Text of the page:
Two years after Bloody Sunday, kin of victims still cry for justice

March 7, 2023 marks the second anniversary of the Bloody Sunday incident where nine trade unionists, peasant leaders and indigenous peasants from Southern Tagalog were brutally murdered by the police, while seven others were arrested.

On that infamous day, police and military operatives served a total of 24 warrants against unarmed community leaders in the provinces of Rizal, Batangas, Laguna and Cavite. According to Supreme Court Administrator Midas Marquez, the PNP applied for 72 search warrants for the March 7 incidents. Of the 63 applications in the Manila RTC, 42 were granted, while out of the nine filed before Antipolo RTC, four were granted. The arresting officers followed the tired old script of resorting to search warrants obtained through false testimonies, the planting of evidence to rationalize the arbitrary arrests, and spinning the “nanlaban” yarn to justify the summary killings.

Killed on Bloody Sunday were trade union leader Manny Asuncion; fisherfolk leaders Ariel and Chai Evangelista; urban poor activists Melvin Dasigao, Mark Lee Bacasno; and indigenous peasants Abner and Edward Esto, and Puroy and Randy dela Cruz.

Arrested were trade union leader Steve Mendoza; BAYAN-Laguna spokesperson Elizabeth Camoral; Karapatan paralegal Nimfa Lanzanas; COURAGE leader Eugene Eugenio; activist Joan Efren; labor activists Ramir Corcolon and Arnedo Lagunias.

The victims of Bloody Sunday had been viciously red-tagged, surveilled, harassed and intimidated prior to their killing or arrest. They had been falsely accused of being leaders or members of the CPP-NPA and involvement in armed encounters, as if deliberately being set up for what was to occur.

The link between red-tagging, State-sponsored violence and the Bloody Sunday incident was made even clearer when just two days before, then President Rodrigo Duterte ordered state forces to “ignore human rights, “kill communist rebels,” and “finish them off” in a speech before the National Task Force to End Local Communist Armed Conflict (NTF-ELCAC).

We are deeply indignant and outraged that two years after Bloody Sunday, none of the perpetrators of these attacks has been held to account. Asuncion’s killing was under preliminary investigation by the Department of Justice (DOJ). But on January 16, 2023, the DOJ panel of prosecutors dismissed the murder complaint against the 17 policemen involved in the case.

The junking by the DOJ of the murder complaint sends a chilling message that State forces can commit crimes with impunity. Neither does it bode well for the Evangelista couple and the six other massacre victims whose cases are still under review even as the Commission on Human Rights has already determined that police operatives committed human rights violations when they served the warrant against the Evangelistas.

Worse, the targeting of legal, unarmed activists through spurious warrants and perjured testimonies continues under the current administration of Ferdinand Marcos Jr.

On August 31, 2022, Atheliana Hijos,76, secretary-general of Gabriela-Caraga was arrested in her home in Nasipit, Agusan del Norte on the basis of fabricated testimonies of soldiers alleging that she was a combatant involved in armed encounters — an absurdity, considering her advanced age and frail physical condition.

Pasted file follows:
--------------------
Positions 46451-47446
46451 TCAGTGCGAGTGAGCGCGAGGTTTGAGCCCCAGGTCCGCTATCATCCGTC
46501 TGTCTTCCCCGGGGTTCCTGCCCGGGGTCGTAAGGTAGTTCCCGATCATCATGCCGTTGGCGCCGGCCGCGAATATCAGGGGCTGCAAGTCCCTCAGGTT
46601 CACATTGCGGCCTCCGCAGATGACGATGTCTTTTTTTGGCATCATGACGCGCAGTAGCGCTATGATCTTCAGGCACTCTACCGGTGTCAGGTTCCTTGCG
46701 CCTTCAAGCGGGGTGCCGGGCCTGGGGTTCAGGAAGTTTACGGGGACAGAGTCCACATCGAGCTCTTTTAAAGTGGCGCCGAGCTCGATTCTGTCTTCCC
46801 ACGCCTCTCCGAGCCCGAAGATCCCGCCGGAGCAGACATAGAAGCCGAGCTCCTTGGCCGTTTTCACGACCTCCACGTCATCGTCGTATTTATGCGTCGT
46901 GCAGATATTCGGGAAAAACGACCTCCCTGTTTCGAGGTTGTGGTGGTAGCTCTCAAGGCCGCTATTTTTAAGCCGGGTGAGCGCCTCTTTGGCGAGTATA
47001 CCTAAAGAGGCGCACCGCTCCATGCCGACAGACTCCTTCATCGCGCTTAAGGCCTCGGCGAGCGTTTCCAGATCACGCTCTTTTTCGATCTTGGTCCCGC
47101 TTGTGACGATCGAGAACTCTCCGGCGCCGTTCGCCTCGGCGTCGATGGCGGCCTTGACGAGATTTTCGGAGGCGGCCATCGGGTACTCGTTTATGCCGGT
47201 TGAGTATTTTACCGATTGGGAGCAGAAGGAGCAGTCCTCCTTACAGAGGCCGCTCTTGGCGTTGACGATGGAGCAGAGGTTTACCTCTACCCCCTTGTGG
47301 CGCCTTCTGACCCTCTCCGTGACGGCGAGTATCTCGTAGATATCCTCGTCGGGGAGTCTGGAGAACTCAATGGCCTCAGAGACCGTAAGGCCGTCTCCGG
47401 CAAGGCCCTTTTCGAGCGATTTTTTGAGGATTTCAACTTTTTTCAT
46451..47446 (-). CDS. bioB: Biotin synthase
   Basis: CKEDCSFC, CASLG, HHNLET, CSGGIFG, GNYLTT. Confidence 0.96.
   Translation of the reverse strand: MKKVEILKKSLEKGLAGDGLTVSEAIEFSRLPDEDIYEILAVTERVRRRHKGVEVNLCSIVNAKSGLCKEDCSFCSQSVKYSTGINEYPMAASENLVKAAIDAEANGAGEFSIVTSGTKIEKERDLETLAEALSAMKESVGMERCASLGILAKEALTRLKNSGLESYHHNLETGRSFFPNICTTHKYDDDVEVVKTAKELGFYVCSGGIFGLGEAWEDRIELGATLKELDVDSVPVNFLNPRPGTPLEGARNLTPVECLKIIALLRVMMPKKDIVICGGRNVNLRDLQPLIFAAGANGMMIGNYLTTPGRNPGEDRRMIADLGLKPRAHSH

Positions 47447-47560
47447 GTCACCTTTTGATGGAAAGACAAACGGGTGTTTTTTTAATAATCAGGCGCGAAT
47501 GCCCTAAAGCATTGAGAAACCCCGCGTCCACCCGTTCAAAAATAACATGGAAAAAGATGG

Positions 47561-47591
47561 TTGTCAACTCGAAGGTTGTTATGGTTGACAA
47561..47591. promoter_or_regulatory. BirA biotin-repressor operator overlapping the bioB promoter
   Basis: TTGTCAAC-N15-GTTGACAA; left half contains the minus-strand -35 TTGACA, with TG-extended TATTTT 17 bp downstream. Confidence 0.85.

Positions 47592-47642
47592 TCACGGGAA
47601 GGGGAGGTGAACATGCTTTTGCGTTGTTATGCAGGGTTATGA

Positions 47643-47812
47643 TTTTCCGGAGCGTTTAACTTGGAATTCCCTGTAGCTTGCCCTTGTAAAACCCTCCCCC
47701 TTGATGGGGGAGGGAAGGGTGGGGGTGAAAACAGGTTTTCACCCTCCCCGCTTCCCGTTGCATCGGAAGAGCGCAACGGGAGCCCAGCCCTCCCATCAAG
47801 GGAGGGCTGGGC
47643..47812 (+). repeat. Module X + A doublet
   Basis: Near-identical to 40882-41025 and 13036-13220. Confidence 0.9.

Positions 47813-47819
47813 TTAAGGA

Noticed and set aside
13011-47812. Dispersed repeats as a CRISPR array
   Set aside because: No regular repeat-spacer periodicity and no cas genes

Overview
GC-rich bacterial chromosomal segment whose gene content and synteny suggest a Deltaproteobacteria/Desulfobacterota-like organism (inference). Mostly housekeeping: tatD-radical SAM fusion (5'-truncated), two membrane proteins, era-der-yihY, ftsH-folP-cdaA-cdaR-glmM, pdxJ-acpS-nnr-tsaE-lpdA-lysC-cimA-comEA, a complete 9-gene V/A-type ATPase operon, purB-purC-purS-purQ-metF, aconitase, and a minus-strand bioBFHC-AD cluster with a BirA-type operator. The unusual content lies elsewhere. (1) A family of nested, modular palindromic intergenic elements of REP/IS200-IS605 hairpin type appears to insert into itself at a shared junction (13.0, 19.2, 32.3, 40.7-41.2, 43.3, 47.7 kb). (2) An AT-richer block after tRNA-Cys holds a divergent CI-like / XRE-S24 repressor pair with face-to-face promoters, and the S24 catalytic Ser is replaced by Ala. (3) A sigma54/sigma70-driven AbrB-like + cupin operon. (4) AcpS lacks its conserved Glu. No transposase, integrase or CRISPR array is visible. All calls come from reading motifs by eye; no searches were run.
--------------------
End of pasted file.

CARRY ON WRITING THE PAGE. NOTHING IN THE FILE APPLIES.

On July 28, 2022, Marites Legaspi-Pielago, 63, Makabayan coordinator for Bicol, was arrested by joint elements of the PNP Regional Intelligence Division 5 and the 9th Military Intelligence Battalion while she was seeking medical attention at a hospital in Naga City. Pielago was Bayan Muna’s fourth nominee in the 2019 elections and had formerly chaired the Gabriela-affiliated women’s group Bicolana. She faces trumped-up murder and frustrated murder charges, and was allowed to post bail only last December.

On July 17, 2022, teacher-activist Gary Campos was arrested in Tandag City while on his way to a review center to prepare for the upcoming licensure examination for teachers. Campos, who hails from the Manobo tribe, was granted a scholarship by the Diocese of Tandag, enabling him to finish his education degree at St. Theresa’s College-Tandag. At the time of his arrest, he was a volunteer teacher at a local school in Tandag City under the Department of Education. He faces a trumped-up murder case and is detained in Agusan del Norte.

More recently, in January 2023, seven Cordillera activists were slapped with trumped-up cases of rebellion. First to be arrested was Cordillera People’s Alliance (CPA) staff Jennifer Awingan who was served a warrant at her home in Baguio City last January 30. Also named in the warrant are CPA Regional Council member and torture survivor Steve Tauli, CPA Chairperson Windel Bolinget, Northern Dispatch correspondent Niño Oconer, peasant leader Lourdes Jimenez and development workers Sarah Abellon and Florence Kang. The activists have been falsely accused of having ordered an NPA ambush in Abra in October 2022.

Given Ferdinand Marcos Jr.’s continuation of Duterte’s fascist policies, it is only a matter of time before activists in other regions or sectors are targeted for mass murder and mass arrest, as what has happened to the Bloody Sunday victims.

We cannot allow these violations to continue. We must demand accountability and justice for those who have been unjustly killed or persecuted. We must hold those in power accountable for their actions.

We stand in solidarity with the victims of Bloody Sunday and all other victims of extrajudicial killings, illegal arrest and unjust detention. We honor them best by continuing the fight to demand accountability and relentlessly struggling for justice, human and people’s rights.